Expert consulting and managed services to help complex organisations to work flatter, faster and more dynamically.

      With the help of our trusted partners:


      Solutions Home




        BDQ Originals



          Other products








              Whether it's our own Atlassian Marketplace apps or the apps that we provide a value-added-reseller service for, you can trust BDQ for the best support, consultancy, training and implementation available.


              Products Home



                • We provide high quality technology training to customers in the UK, EU and US.

                • Our customers range from small companies to multi-nationals. They all want to maximise employee productivity.

                • We listen to what our customers want to achieve, and take this into account when delivering the courses.

                home-icon-300x300Training Home →


                  From webinar recordings to whitepapers, case studies to blog posts. Help yourself to our free content that will hopefully inform and inspire.

                  Resources Home →
                    2 min read

                    Where to get started when implementing DevOps

                    Featured Image

                    https://smartbear.com/test-management/zephyr/In this guest blog Sanjay Zalavadia, VP of Client Services at Zephyr, shares 3 great tips for how to start when implementing DevOps.

                    The barriers that once existed between teams under waterfall processes have been effectively mitigated with the rise of agile software development and its subsets. DevOps is one offshoot in particular that brings together development and operations groups to collaborate and push out deliverables quickly. However, getting DevOps to work is much easier said than done. Let's take a look at where your team should start when implementing DevOps:

                    1. Start small

                    Much like agile development process, you don't want to go in all at once. It will be critical for your teams to get used to the initiative in order to support it effectively. To start with, select a single application and apply DevOps principles to the QA management, testing and development of that project. The Software Engineering Institute at Carnegie Mellon University noted that it's important to identify any inefficiencies or risks that exist, and to gear plans and DevOps metrics to fix these issues. This initial phase will pay off in the end with insights to help bolster DevOps.

                    2. Establish a blended team culture

                    This is going to be one of the biggest ongoing challenges for DevOps efforts. Traditionally, developers and operations professionals didn't get along, so putting them together is likely to generate some animosity at first. However, this can be changed with a strong vision. Creating objectives aligned with the business's needs will give DevOps members common goals to unite under. Datical noted that once this is established, organizations should also create a sense of ownership. The blended team will not only be held accountable for the creation and operation of services, but they will also have shared responsibility for the success or failure of a project.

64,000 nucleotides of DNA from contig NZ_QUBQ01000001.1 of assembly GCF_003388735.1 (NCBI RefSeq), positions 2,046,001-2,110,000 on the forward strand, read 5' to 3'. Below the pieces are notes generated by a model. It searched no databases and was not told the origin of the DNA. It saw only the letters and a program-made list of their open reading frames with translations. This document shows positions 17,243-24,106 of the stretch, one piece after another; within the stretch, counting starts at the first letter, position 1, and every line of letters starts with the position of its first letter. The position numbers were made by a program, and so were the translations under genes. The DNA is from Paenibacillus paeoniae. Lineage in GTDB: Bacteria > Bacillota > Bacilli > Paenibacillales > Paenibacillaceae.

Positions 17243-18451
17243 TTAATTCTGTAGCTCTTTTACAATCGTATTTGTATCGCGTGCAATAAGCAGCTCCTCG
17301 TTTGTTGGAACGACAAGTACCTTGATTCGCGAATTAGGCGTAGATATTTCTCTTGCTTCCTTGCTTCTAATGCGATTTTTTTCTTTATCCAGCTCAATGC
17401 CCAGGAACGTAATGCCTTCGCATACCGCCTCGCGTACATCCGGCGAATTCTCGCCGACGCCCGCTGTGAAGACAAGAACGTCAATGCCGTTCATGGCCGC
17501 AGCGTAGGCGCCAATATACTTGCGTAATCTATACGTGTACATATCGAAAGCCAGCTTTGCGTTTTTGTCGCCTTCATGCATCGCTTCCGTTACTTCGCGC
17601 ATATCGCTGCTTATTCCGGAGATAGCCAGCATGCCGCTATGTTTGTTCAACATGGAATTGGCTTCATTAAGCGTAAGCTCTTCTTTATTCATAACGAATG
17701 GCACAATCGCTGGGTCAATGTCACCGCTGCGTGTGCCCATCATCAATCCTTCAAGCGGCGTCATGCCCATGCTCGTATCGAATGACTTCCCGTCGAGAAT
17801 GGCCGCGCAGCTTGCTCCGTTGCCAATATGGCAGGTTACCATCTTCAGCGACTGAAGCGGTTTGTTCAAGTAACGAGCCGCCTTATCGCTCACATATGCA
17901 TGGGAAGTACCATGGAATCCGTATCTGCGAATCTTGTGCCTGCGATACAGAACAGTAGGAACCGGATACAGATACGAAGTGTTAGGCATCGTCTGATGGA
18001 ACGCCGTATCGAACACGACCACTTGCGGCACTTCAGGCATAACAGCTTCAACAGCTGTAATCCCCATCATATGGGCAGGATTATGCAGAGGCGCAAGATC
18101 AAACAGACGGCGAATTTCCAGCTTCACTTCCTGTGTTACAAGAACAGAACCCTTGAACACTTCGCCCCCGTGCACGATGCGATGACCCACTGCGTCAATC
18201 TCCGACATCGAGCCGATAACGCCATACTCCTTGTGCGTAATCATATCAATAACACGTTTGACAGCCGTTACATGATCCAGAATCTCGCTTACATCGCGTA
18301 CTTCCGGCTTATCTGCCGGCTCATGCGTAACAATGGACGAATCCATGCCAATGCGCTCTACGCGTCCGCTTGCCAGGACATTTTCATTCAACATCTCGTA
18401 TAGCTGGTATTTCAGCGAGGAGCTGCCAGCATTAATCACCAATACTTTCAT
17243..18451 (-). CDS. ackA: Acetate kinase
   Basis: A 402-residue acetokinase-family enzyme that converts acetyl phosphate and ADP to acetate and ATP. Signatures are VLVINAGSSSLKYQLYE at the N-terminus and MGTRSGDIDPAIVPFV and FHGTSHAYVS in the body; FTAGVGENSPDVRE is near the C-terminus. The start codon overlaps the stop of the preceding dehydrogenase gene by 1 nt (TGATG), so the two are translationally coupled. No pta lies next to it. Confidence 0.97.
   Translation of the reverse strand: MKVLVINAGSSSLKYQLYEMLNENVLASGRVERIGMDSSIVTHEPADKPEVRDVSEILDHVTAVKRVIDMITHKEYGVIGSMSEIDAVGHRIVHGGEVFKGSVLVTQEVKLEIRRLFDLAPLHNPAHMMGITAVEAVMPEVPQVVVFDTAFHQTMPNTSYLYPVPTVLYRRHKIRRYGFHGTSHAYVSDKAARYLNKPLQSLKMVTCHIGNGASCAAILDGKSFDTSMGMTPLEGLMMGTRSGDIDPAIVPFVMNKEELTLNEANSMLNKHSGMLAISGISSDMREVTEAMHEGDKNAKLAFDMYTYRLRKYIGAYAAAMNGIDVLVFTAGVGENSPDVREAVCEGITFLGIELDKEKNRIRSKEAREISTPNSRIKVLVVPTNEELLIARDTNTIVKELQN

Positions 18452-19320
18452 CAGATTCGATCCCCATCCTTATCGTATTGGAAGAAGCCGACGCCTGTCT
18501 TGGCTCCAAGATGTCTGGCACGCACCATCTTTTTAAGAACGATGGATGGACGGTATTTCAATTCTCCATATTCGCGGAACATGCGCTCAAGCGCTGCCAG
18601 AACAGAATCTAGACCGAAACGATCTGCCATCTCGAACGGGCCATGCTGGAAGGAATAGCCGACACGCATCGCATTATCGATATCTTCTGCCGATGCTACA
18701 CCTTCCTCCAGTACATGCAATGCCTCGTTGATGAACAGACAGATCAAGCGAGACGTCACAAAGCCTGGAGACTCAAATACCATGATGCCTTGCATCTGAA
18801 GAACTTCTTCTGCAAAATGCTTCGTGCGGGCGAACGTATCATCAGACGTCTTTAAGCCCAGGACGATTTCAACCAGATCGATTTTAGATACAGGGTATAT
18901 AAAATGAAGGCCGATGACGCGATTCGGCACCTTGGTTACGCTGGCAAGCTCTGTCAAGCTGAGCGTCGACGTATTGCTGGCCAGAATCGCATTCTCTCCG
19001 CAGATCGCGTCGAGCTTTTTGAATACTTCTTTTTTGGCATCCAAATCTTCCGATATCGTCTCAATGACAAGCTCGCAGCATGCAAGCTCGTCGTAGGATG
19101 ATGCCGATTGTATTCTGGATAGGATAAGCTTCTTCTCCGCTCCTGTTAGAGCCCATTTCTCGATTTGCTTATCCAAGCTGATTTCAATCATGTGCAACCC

3. Emphasize quick feedback

                    Traditionally, waterfall feedback loops were long and complex and often distorted the messages between parties. Any necessary changes might not have been communicated until it was too late, and this often left users unsatisfied with the app. However, the combined culture established by DevOps ensures that feedback reaches all members and that teams are more involved. In an interview with ComputerWeekly, Esure CIO Mark Foulsham noted that DevOps is a perfect environment for responding quickly to adjustments and ensuring that needs are being met at every turn.

                    "Foulsham says the DevOps team work from a constantly changing backlog list, where different projects are pushed up and down the schedule in response to rapidly changing business requirements," ComputerWeekly stated. "The aim, unsurprisingly, is true agility, where developers and users are comfortable with change as a new constant."

                    Teams can also get quick feedback from the integrated and continuous testing efforts. These practices keep a constant monitor on requirements coverage, and ensure that any slight changes are thoroughly evaluated before release. Using agile test management tools, DevOps members can easily collaborate across projects and track overall progress. These solutions also provide a way to assign and maintain test cases, report bugs and deliver notifications in real time. DevOps is a tricky practice to pursue, but it can be made easier with the right tools.